Friday, July 20, 2007

Tasting Parties Part 1: Chocolate

I'm gearing up for another segment on KNSD 7/39 this morning -- but at least I can get some sleep since it's for Streetside San Diego, which starts at 10 a.m.

The topic du jour is tasting parties -- a great way to combine fun with a little education. Tasting parties are about exploring one single food or drink and getting to know how its flavor changes depending on how or where it's made. The goal is finding what appeals to your palate.

I presented ideas for a chocolate tasting party, which can be done with chocolates made with different percentages of cocoa, which the range of Scharffen Berger Chocolates shows wonderfully. The line goes from a 41 percent cocoa milk chocolate to an 82 percent cocoa dark chocolate.

Then there's the Lake Champlain Select Origin chocolates, which show the differences between chocolates sourced from Tanzania, Sao Thome (an island off Africa) and Grenada.

Or if you want someone else to do the work for you, pick up an assortment of chocolate desserts from the best bakery in town. Michele Coulon Dessertier in La Jolla makes a range of mini choclate desserts from white chocolate and passion fruit tartlets to chocolate truffle cake to mini cheese cakes to bittersweet chocolate and cherry cake.

The chocolate theme inspired me to make up a fizzy chocolate cocktail, that recalls the old-fashion ice cream sodas my mom made working at College Pharmacy in Ann Arbor, Michigan. It goes upscale with in a champagne glass and sipped through a Christofle silver champagne straw. I know, the sake sounds weird, but trust me!

Chocolate Sake Soda

This would be divine with a bittersweet chocolate ganache as its base, but if you don't feel like making that, Hershey's chocolate syrup works just fine.

1 tablespoon chocolate ganache or syrup
1 ounce Kahlua coffee liqueur
4 to 5 ounces Zipang sparkling sake, chilled
1 tablespoon vanilla ice cream

Add chocolate ganache or syrup to a champagne flute. Next add the Kahlua and stir lightly to combine. Slowly add the sparkling sake, so it doesn't fizz over your glass. When the bubbles subside a bit, add the vanilla ice cream. Serve immediately.

Recipe by Maria Hunt "The Bubbly Girl" All rights reserved.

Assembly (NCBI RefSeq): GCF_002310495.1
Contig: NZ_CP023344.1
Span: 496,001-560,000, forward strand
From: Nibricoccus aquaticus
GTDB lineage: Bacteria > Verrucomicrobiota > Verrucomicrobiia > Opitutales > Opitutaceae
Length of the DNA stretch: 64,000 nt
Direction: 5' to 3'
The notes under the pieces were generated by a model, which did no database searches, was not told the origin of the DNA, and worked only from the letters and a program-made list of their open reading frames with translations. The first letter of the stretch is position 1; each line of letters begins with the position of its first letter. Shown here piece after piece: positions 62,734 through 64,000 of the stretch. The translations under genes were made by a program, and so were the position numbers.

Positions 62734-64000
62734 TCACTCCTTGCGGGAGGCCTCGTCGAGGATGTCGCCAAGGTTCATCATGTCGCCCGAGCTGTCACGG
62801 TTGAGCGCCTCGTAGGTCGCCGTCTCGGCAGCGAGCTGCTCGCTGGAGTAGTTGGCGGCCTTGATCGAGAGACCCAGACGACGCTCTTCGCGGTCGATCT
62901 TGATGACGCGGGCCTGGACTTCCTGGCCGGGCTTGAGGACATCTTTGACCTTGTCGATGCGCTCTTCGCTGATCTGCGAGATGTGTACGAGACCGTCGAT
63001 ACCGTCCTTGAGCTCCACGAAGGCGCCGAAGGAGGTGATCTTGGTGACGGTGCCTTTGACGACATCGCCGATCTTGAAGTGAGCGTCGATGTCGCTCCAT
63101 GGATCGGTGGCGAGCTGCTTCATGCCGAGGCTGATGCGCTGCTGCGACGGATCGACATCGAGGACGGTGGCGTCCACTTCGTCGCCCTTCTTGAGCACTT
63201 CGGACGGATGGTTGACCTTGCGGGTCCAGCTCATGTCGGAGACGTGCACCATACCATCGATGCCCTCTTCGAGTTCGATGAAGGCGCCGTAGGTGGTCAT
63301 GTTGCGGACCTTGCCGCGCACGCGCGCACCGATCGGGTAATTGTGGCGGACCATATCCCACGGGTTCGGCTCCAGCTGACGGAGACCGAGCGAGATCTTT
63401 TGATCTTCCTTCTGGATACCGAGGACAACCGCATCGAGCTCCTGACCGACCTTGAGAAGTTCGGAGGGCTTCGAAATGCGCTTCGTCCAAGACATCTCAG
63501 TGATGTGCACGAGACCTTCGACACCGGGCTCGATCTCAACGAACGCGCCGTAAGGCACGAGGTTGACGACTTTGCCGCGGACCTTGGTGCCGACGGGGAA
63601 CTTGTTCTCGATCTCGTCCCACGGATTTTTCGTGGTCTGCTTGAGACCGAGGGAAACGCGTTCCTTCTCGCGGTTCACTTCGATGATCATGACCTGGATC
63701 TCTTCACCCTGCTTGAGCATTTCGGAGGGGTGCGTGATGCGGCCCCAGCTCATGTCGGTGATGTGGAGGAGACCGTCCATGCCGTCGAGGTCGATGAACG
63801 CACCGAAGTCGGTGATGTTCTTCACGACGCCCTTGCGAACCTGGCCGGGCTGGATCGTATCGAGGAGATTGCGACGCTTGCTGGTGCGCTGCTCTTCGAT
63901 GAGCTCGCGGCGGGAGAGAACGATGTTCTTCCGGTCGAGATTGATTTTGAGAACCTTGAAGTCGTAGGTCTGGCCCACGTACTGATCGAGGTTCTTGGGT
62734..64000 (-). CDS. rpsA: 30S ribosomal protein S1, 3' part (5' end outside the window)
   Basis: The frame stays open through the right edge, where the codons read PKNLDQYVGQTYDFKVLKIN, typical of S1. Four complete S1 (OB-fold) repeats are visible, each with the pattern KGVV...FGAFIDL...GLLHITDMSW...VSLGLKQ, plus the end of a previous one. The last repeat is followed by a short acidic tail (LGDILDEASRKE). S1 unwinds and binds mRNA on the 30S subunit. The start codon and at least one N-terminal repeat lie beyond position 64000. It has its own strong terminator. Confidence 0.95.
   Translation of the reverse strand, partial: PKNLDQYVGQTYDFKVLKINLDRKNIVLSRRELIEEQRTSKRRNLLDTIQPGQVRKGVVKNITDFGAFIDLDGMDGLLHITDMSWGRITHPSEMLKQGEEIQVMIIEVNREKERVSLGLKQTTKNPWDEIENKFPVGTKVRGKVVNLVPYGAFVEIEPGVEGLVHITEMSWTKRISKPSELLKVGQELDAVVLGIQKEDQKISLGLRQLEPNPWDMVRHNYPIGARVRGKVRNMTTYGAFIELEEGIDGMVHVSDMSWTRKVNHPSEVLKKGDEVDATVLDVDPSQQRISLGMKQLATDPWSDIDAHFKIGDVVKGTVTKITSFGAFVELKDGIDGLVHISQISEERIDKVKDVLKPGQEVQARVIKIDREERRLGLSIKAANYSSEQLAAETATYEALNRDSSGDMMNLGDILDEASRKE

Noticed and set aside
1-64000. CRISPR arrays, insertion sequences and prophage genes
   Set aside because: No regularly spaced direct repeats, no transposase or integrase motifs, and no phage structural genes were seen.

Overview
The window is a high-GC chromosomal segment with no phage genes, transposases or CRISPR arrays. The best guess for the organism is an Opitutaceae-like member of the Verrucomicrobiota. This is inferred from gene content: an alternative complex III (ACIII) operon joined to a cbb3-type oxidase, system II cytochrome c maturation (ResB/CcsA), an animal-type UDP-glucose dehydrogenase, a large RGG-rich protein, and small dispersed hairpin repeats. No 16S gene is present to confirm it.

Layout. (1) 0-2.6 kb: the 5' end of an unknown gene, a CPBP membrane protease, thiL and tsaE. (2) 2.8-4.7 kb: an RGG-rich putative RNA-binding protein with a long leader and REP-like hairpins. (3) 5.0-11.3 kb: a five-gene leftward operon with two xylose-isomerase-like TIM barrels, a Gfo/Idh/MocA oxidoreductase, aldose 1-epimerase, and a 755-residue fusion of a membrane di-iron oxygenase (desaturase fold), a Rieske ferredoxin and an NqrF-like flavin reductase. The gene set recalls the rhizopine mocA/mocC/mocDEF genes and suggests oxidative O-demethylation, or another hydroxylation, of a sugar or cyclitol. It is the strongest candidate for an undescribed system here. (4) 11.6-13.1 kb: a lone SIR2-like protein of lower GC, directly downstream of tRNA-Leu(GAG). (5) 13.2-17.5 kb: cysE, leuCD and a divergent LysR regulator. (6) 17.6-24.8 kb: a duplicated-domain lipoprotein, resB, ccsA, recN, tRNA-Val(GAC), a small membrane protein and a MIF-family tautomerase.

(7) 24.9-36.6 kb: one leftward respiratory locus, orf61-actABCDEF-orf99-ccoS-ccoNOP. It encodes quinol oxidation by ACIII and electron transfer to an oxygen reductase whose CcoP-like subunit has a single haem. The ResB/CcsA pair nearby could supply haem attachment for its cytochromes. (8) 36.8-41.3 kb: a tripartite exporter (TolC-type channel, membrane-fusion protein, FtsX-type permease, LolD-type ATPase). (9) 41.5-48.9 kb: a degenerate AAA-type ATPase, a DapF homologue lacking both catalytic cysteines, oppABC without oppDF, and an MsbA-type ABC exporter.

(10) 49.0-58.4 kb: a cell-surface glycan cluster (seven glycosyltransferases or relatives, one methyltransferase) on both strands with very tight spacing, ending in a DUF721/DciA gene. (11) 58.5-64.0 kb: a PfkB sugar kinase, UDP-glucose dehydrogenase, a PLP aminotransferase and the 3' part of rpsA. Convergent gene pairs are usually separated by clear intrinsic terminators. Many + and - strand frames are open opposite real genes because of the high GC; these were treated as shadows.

Sunday, July 15, 2007

Summer White Wines

Sure I'm the Bubbly Girl, but you didn't think that meant I always drink wine with bubbles? You did? Oh, well sorry to burst your bubble.

Actualy I enjoy a range of well-made wines from all over the world, carbonated and otherwise.

Last Thursday, I shared some of my favorite Summer White Wines on this segment on the KNSD 7/39 morning show -- at 6:45 a.m.!

Since it's hot outside, summer is the time to drink wines that are both light on the alcohol (less than 14 percent) and high in acid, which makes your mouth water.

Here's the list of wines that I presented, along with some Super Sips.

Albarino -- A racy white wine from Rias Baixas region of Spain, albarin~o has flavors of ginger lime and kiwi. It's great with seafood, especially scallops.
Mar de Frades Albarin~o 2005, 16.99 at BevMo

Riesling -- This elegant and electric wine is best made in Germany, where it picks up flavors of peach, lime and minerals. Try it with sushi, sashimi or spicy Asian food.
Zilliken Riesling Butterfly 2005, $16.99 at BevMo
Chateau Ste. Michelle Riesling Eroica 2006, $19.99 BevMo

Chenin Blanc -- This lush and refreshing wine is well known in France, where its made into fruity Vouvray, but they're also great from cool areas of California. Tasting of melons and honey, chenin blanc excels with rich seafood like lobster or grilled chicken.
Husch Chenin Blanc, $8.99 at BevMo
Francois Pinon Vouvray 2005, $16.99 at BevMo

Sauvignon Blanc - This is a clean tasting wine, classically made into Sancerre in France, but well-crafted all over the world, especialy in New Zealand. Its herbal and grapefruit flavors make it great with goat cheese and hard- to-pair veggies like asparagus.
Pastou Sancerre Cotes de Sury, $18.99 at BevMo
Kim Crawford Sauvignon Blanc 2006, $13.99 at BevMo

Prosecco -- This crisp and fresh tasting grape grows best in the soaring hills east of Venice, Italy. With flavors of green apple and citrus, this gently sparkling wine is ideal with prosciutto ham and cheeses.
Fantinel Prosecco, $9.99 at BevMax
Zardetto Prosecco, $12.99 at BevMo

Thursday, July 05, 2007

Charmat, I'm Sure

Even though it's been a part of winemaking since the early 1900s, it took the Oxford English Dictionary nearly 100 years to add the word "Charmat" (shar-MOTT) to its esteemed list of official words.

As you lovers of bubbly may know, the Charmat process is one of the common ways that still wine is transformed into bubbly. Also known as the tank or bulk method, it was invented somewhere between 1907 and 1910 by a Frenchman named Eugene Charmat.

Wine is added to a temperature-controlled tank like the one above, along with some yeast and sugar. The tank is then closed. The yeast and sugar start to ferment, which causes CO2 gas to be released into the wine.

Charmat is faster and less expensive than methode champenoise and is also best for preserving delicate aromas and flavors found in some grapes. It makes wine with fewer bubbles than champagne.

So next time you enjoy a glass of Prosecco or Moscato d'Asti, be sure to toast Mr. Charmat.